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Japan Strikes: 1937
In Part Two of her new series on General Joseph W. Stilwell, Barbara W. Tuchman describes the brutal beginnings, at the Marco Polo Bridge near Peiping, of a war we would all eventually have to fight
December 1970 | Volume 22, Issue 1
Although China’s leaders exasperated him, Stilwell understood that “their moral standards are totally different from ours, therefore their moral strength is not sapped by what to us would be gross national cowardice. … Where we would fight to the last man over an invasion of our territory, they are concerned with the continuance of the race, and to keep Chinese coming into the world they will accept temporarily any form of government they have to. Under it the main stream flows on.” Even so, Stilwell would become exasperated and allow himself tirades about China’s “oily politicians … treacherous quitters, selfish, conscienceless, unprincipled crooks.” Asked by G-2 after the fall of Paoting when the Chinese would stand and fight, he radioed in reply, “Not until they lose their inherent distaste for offensive combat.”
Yet he had confidence in the Chinese soldier as fighting material and believed that if properly led these men could equal any army in the world. Hardy and uncomplaining, accustomed to long hours, scanty food, hard work, sickness and wounds and no pleasures, yet able to “make a joke of the merest trifle and remain cheerful under the most discouraging circumstances,” the Chinese soldier with leaders in whom he had confidence “will go anywhere.” Regarding Japanese culture as artificial and imitative, Stilwell had more confidence in China, especially in the north Chinese. He discussed his theories with Captain Taylor while out on field excursions to identify Japanese troop units. Once, resting beneath a statue of a Buddha after a long day without finding any clues, they looked up to find that three Japanese soldiers had scratched their names and units on the statue’s behind. They watched endlessly for troop trains. Sitting on a hilltop one day, they saw in the distance a slowly moving, elongated object with legs like a centipede’s. It proved to be a train of freight cars being laboriously pushed from both sides by a company of Chinese soldiers. Contemplating its snail-paced progress in silence for a while, Stilwell said, “That’s the spirit that will conquer Japan in the end.”
For those who saw Western democracy threatened by the rise of fascism, intervention to halt the aggressors was the central problem of the time. The Isaiah of this view was ex-Secretary of State Henry L. Stimson, who spoke out against “amoral drift” and tried to persuade the President of the need for more outspoken guidance of public opinion.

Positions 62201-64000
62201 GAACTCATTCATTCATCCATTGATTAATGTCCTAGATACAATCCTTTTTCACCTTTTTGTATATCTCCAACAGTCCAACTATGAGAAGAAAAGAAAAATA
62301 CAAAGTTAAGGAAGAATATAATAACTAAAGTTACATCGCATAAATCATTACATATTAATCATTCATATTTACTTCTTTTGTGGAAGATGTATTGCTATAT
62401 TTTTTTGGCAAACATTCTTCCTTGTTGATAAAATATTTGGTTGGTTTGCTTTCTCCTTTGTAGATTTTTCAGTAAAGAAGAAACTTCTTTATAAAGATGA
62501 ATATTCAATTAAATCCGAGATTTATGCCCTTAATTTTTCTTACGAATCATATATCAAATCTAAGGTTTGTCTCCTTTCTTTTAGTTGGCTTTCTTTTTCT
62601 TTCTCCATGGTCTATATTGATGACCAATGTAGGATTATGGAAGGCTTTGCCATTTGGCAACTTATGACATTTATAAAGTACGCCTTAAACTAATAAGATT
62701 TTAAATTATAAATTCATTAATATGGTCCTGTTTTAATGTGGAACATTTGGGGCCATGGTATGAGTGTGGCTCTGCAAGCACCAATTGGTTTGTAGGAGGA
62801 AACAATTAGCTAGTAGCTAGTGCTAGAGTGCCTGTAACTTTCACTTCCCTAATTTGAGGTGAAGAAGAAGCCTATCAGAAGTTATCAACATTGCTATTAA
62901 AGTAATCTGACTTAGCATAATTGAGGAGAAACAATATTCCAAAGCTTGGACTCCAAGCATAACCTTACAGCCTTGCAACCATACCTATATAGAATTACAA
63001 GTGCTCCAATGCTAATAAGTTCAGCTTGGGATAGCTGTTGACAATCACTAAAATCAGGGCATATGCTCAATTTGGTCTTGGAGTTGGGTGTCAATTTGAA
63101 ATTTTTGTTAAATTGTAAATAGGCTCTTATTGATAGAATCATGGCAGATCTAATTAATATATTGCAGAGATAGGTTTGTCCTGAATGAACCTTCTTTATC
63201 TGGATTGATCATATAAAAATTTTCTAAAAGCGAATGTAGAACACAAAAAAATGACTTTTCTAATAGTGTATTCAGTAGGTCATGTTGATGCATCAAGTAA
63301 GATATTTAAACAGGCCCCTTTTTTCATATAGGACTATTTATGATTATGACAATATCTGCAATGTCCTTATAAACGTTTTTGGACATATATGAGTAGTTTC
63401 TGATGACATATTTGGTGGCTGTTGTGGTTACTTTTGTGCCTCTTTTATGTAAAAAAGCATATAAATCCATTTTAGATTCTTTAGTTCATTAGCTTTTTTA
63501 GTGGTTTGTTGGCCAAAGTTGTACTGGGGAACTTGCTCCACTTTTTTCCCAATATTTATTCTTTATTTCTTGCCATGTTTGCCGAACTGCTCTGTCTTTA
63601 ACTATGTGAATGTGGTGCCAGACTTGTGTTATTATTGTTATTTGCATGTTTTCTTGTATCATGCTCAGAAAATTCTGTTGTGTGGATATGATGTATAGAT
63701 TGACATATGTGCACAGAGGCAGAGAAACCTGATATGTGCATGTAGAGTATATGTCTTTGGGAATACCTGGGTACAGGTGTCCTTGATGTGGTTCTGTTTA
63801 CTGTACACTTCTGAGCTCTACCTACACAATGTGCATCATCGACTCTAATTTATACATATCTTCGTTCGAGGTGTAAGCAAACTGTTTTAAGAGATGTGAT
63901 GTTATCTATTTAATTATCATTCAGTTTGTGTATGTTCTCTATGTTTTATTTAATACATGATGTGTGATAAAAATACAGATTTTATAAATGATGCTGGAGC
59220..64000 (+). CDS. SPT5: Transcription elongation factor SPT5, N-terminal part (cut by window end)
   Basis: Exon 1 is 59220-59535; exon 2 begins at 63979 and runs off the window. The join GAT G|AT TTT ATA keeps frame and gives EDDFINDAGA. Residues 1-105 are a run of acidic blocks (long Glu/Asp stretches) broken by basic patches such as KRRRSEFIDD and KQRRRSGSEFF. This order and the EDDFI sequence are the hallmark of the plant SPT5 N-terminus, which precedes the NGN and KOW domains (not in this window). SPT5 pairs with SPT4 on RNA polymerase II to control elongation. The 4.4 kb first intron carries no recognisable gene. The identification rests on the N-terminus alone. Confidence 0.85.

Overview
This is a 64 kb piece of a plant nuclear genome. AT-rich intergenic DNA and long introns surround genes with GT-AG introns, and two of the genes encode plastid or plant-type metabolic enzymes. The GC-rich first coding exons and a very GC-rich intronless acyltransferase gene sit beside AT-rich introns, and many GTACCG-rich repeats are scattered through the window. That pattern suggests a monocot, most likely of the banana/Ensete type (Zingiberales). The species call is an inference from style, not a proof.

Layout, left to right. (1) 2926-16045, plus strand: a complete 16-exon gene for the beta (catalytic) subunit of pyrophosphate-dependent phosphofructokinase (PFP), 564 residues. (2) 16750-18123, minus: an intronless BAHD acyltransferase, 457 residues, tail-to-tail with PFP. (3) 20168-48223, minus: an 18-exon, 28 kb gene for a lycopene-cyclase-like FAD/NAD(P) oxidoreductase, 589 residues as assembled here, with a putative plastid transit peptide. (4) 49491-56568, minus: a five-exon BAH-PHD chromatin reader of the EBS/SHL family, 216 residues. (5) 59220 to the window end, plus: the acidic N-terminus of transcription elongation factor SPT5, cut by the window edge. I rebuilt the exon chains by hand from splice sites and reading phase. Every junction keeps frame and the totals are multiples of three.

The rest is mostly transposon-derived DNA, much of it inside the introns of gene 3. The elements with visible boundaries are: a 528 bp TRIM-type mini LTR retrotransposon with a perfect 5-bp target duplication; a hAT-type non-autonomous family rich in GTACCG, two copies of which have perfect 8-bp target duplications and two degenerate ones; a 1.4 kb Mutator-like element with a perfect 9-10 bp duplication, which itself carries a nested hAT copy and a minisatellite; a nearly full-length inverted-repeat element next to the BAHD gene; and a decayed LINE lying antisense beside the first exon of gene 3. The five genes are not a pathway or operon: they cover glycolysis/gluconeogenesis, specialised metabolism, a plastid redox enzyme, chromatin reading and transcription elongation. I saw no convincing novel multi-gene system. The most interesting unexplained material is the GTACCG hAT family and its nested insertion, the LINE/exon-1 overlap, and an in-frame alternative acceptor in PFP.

President Roosevelt, though starting out as a supporter of Stirhson’s Far Eastern policy, had since then acquiesced in, without actively initiating, the American withdrawal from involvement with China. In March of 1936 at the London Naval Conference convened to discuss renewal of the Washington Treaties, the United States and Great Britain refused to accord parity to Japan, upon which Japan bolted the conference, and the treaties, already moribund, expired for good. Given Japan’s fanatic mood, Ambassador in Tokyo Joseph Clark Grew urged, and Roosevelt and Hull accepted, the necessity of building a navy “so strong that no other country will think, seriously of attacking us.” But accomplishment was far off, and appropriations for a major building program were not voted until 1938.
Privately Roosevelt told Stimson that he had been profoundly impressed by the seizure of Manchuria because of his recollection of a Japanese fellow student at Harvard in 1902 who had told him of Japan’s schedule, drawn up in 1889, for a hundred-year program of expansion in twelve steps. Beginning with a war in China and absorption of Korea, it was to proceed to war with Russia, annexation of Manchuria, then of Jehol, then a protectorate over north China from the Wall to the Yangtze, ultimately acquisition of Australia, New Zealand, and the islands of the Pacific including Hawaii, and to culmination in a protectorate over all the yellow races. In the stages already carried out, the President saw ominous implications.
In the years after Manchuria, Roosevelt became “even more incensed” by Japan’s conduct, according to Sumner Welles, his closest adviser on foreign policy, and by 1937 was “far more preoccupied” with the threat of Japan than with the threat of Germany. He kept trying to think of ways to halt Japan’s advance. After the attack at Marco Polo Bridge he asked the Navy for some large-scale maps of the Pacific, which he placed on a stand in his office, and he discussed with Welles the possibility of placing an embargo on Japanese trade, to be enforced by units of the American and British fleets. Deprived of access to raw materials, Japan would be forced to pull back and would not, he believed, be provoked to war, because she was so heavily committed in China. But in the isolationist state of public opinion the President realized that a measure involving risk of war would not be permitted by Congress.